Farmers coping with recent flooding
May 9, 2013 (KANEVILLE, Ill.) -- Governor Pat Quinn is asking President Obama to help eleven Illinois counties affected by last month's flooding.
The list includes Cook, DeKalb, Lake and McHenry Counties.
Quinn wants the president to declare the counties as major disaster areas so they can become eligible for grants and low-interest loans to repair damage.
Senators Dick Durbin and Mark Kirk are also sending a letter to President Obama asking for federal help.
Light rain in the area is not good news for local corn farmers, at those who have yet to get their crop in. There is still plenty of time left, so it's not at a point to panic, but there is a growing concern.
It's been a precarious spring for area farmers. After the wettest April in history, a lot of farmers are just now able to get into their fields.
Corn planting is now in full swing, but is significantly behind schedule.
"We're probably a week and half or so later than normal," said farmer Bob Faivre. "Normally we try to get going by the 18th or 19th of April."
While the rain has kept farmers out of their fields, the cold has actually played a much bigger role.
"Probably the biggest concern was the low temperatures. The 40 and 50 degree temperatures had more of an influence on our planting decision than the wet (weather) did," said Gil White, Kane County Farm Bureau.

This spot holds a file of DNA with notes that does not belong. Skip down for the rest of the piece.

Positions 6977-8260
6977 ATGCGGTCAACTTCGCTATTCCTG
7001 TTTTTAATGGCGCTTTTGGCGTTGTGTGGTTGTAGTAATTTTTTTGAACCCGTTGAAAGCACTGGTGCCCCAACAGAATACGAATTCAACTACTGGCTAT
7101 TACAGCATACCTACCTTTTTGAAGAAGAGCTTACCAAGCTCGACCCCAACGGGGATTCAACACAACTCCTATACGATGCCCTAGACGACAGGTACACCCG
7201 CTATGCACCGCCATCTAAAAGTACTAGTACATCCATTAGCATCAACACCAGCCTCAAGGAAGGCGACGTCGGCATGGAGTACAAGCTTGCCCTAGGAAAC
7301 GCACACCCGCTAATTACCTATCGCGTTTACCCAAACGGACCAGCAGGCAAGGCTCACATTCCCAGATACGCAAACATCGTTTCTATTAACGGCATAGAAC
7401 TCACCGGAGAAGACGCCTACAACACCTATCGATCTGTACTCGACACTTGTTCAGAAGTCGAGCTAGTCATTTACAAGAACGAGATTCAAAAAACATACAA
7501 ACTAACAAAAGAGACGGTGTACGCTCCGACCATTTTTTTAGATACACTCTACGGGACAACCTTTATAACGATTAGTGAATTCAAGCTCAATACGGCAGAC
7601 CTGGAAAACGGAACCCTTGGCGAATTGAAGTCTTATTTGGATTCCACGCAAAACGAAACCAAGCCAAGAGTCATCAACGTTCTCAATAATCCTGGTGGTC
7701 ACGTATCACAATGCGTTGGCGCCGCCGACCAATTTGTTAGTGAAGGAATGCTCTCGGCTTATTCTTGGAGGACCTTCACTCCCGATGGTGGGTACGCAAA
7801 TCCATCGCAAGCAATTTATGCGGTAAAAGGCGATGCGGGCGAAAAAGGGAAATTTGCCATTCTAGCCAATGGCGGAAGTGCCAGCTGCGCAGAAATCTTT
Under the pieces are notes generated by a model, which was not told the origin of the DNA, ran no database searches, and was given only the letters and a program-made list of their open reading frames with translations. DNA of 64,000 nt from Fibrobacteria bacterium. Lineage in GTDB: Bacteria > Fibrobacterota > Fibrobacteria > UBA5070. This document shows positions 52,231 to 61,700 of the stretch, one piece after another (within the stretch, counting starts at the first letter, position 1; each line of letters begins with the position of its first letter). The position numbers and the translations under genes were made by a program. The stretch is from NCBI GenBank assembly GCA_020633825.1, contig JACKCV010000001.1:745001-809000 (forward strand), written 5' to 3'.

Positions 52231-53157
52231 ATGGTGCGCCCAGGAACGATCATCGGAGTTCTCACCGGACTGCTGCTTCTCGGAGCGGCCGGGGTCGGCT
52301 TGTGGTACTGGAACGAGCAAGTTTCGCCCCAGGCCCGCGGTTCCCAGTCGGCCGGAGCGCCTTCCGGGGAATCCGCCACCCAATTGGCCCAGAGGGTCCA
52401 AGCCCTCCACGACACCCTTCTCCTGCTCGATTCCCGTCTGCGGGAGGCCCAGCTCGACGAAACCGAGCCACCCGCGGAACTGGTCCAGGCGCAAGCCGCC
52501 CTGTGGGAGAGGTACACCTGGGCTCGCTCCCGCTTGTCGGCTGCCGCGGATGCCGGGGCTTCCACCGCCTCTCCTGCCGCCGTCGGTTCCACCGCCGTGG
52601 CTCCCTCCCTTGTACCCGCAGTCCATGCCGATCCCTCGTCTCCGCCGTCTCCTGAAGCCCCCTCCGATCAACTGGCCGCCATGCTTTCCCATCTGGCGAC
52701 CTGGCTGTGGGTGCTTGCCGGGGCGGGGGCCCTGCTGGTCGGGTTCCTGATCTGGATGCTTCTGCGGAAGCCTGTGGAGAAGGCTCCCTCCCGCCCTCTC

The warm, dry weather of the last several days is helping corn farmers finally catch up in their planting.
As of last week, only 7 percent of the Illinois corn crop was planted, compared to 88 percent this time a year ago and an average of 48 percent to date.
The late planting could make the corn crop more susceptible to the heat of the summer.
"When we get into that late July, August time frame, when we typically have the hottest weather, we try to avoid that because the corn crop does not pollinate very well," said White.
The heavy rain did help recharge the soil moisture and with the more recent dry spell, the corn crop should still be okay.
"Right now, as long as we get some decent weather the next week or two, I think most of the corn will get in," Faivre said.
The cutoff date for corn farmers is right around May 25, so if the area were to get more rain, they might have a problem.
local, phil schwarz
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